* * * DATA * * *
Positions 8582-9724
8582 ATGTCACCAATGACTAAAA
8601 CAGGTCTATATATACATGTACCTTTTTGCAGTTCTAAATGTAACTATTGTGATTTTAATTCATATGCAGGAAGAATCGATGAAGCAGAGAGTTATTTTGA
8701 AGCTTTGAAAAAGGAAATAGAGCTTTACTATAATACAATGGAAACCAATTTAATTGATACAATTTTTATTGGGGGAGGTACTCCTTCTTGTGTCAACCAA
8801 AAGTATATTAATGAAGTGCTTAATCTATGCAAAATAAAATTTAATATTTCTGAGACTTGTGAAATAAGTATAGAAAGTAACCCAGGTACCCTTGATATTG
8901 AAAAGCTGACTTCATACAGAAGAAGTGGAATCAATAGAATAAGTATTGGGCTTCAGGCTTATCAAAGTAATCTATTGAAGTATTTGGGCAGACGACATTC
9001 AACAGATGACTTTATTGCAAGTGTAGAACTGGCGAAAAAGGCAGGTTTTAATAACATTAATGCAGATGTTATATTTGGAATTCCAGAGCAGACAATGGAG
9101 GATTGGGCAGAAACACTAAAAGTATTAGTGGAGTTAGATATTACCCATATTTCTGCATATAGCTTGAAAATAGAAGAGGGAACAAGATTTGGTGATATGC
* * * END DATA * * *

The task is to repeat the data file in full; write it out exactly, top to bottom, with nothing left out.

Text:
Positions 8582-9724
8582 ATGTCACCAATGACTAAAA
8601 CAGGTCTATATATACATGTACCTTTTTGCAGTTCTAAATGTAACTATTGTGATTTTAATTCATATGCAGGAAGAATCGATGAAGCAGAGAGTTATTTTGA
8701 AGCTTTGAAAAAGGAAATAGAGCTTTACTATAATACAATGGAAACCAATTTAATTGATACAATTTTTATTGGGGGAGGTACTCCTTCTTGTGTCAACCAA
8801 AAGTATATTAATGAAGTGCTTAATCTATGCAAAATAAAATTTAATATTTCTGAGACTTGTGAAATAAGTATAGAAAGTAACCCAGGTACCCTTGATATTG
8901 AAAAGCTGACTTCATACAGAAGAAGTGGAATCAATAGAATAAGTATTGGGCTTCAGGCTTATCAAAGTAATCTATTGAAGTATTTGGGCAGACGACATTC
9001 AACAGATGACTTTATTGCAAGTGTAGAACTGGCGAAAAAGGCAGGTTTTAATAACATTAATGCAGATGTTATATTTGGAATTCCAGAGCAGACAATGGAG
9101 GATTGGGCAGAAACACTAAAAGTATTAGTGGAGTTAGATATTACCCATATTTCTGCATATAGCTTGAAAATAGAAGAGGGAACAAGATTTGGTGATATGC